Since 2017, members of the Astronomy and Astrophysics Group at the University of Warwick have been conducting research within the field of Space Domain Awareness (SDA). We apply a range of astronomical tools and techniques to help tackle the problems of orbital debris and situational awareness in space.
A growing problem...
Over the past six decades, a population of orbital debris has accumulated in near-Earth space. Abandoned spacecraft, rocket bodies and fragments from explosions and collisions coexist in orbit with the active satellites we rely on. With large constellations of satellites licensed for launch, and vast quantities of debris still invisible to the current generation of surveillance networks, the challenges facing SDA are numerous.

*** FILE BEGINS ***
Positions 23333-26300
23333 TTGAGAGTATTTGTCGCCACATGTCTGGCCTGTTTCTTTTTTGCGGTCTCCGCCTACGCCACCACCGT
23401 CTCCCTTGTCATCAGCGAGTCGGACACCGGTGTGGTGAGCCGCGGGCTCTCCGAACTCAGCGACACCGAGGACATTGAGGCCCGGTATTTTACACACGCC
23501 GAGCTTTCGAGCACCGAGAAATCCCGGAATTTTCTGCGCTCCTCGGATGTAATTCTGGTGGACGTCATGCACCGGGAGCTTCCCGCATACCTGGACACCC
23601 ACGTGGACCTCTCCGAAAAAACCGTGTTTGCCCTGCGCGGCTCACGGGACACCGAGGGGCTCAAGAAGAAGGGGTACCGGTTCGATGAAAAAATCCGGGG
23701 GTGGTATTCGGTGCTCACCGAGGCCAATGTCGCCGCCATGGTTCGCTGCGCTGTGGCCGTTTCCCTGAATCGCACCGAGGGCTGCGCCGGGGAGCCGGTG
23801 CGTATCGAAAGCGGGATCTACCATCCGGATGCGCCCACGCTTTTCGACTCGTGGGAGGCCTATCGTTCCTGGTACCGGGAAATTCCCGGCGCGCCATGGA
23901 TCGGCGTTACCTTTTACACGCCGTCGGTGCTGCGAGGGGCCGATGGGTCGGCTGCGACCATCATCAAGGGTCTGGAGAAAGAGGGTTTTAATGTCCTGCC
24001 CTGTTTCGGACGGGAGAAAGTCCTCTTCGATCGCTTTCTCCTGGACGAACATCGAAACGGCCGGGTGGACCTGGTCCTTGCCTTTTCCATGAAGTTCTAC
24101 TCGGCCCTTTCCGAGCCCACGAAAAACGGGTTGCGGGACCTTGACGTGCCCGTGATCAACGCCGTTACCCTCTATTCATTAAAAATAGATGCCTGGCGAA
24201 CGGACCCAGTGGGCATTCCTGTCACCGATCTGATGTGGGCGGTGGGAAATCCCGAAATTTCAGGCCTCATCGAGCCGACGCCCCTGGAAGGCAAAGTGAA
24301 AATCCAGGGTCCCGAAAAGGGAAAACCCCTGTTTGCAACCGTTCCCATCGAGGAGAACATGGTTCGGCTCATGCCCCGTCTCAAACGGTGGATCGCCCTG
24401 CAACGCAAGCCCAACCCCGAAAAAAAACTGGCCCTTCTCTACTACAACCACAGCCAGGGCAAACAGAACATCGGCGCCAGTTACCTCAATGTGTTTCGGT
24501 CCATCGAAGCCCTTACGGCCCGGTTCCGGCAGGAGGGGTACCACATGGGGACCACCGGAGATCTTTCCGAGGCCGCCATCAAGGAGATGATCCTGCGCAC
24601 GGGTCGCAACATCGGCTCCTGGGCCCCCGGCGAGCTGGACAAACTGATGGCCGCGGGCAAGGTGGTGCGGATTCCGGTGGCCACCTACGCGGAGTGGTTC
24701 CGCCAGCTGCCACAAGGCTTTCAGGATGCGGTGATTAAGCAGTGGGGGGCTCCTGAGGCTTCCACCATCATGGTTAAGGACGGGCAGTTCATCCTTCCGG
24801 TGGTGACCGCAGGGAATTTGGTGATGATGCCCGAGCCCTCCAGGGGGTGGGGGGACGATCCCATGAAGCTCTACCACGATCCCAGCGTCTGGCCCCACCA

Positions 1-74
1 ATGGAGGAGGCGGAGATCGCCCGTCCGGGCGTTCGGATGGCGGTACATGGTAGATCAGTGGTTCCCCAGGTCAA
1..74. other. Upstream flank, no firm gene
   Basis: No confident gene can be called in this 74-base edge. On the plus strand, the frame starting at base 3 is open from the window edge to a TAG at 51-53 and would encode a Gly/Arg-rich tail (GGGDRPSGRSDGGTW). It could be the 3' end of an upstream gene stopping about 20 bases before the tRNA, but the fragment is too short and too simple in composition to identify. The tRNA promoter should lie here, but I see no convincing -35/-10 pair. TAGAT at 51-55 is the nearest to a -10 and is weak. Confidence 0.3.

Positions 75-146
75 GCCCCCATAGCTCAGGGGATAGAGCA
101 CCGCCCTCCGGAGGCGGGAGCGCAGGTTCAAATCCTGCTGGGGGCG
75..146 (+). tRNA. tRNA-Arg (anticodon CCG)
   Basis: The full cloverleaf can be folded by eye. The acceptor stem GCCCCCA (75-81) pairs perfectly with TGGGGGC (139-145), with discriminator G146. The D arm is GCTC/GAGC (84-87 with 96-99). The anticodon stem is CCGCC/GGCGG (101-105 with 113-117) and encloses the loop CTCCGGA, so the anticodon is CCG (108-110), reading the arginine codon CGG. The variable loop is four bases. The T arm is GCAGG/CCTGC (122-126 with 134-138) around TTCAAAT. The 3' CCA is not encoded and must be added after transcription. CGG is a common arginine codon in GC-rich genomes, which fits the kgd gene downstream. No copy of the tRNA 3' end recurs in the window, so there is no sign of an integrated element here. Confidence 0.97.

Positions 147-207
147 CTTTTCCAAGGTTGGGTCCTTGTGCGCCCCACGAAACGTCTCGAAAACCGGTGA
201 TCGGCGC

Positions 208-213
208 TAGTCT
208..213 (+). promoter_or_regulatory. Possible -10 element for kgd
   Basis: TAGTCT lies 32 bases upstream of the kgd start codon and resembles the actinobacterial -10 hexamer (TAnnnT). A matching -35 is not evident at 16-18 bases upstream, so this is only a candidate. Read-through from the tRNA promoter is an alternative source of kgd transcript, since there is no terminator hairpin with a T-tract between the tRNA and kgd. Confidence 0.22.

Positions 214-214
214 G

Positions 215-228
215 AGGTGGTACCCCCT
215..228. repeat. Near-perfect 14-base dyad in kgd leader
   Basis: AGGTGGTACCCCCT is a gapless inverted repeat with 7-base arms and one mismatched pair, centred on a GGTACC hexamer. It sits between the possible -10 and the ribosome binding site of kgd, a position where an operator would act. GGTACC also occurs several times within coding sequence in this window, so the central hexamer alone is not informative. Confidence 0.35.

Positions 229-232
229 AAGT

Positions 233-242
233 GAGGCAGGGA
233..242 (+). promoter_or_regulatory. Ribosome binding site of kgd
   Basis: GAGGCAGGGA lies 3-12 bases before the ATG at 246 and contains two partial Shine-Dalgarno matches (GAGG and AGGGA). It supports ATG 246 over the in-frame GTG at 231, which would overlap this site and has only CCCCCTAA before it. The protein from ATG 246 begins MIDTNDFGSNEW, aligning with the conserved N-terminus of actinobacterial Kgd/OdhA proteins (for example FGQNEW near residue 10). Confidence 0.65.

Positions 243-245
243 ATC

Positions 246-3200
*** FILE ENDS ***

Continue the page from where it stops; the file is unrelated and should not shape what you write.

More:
Two regions are of particular concern. Low Earth orbit (LEO) plays host to the most densely populated orbital bands, as well as the International Space Station. Certain parts of the LEO region are thought to be on the cusp of triggering the so-called "Kessler Syndrome", a runaway process whereby a collision generates fragments that seed further collisions, and so on. The geosynchronous (GSO) region, situated at a much higher altitude above the Equator, has a limited number of orbital slots, and is known to contain a population of faint, poorly characterised debris.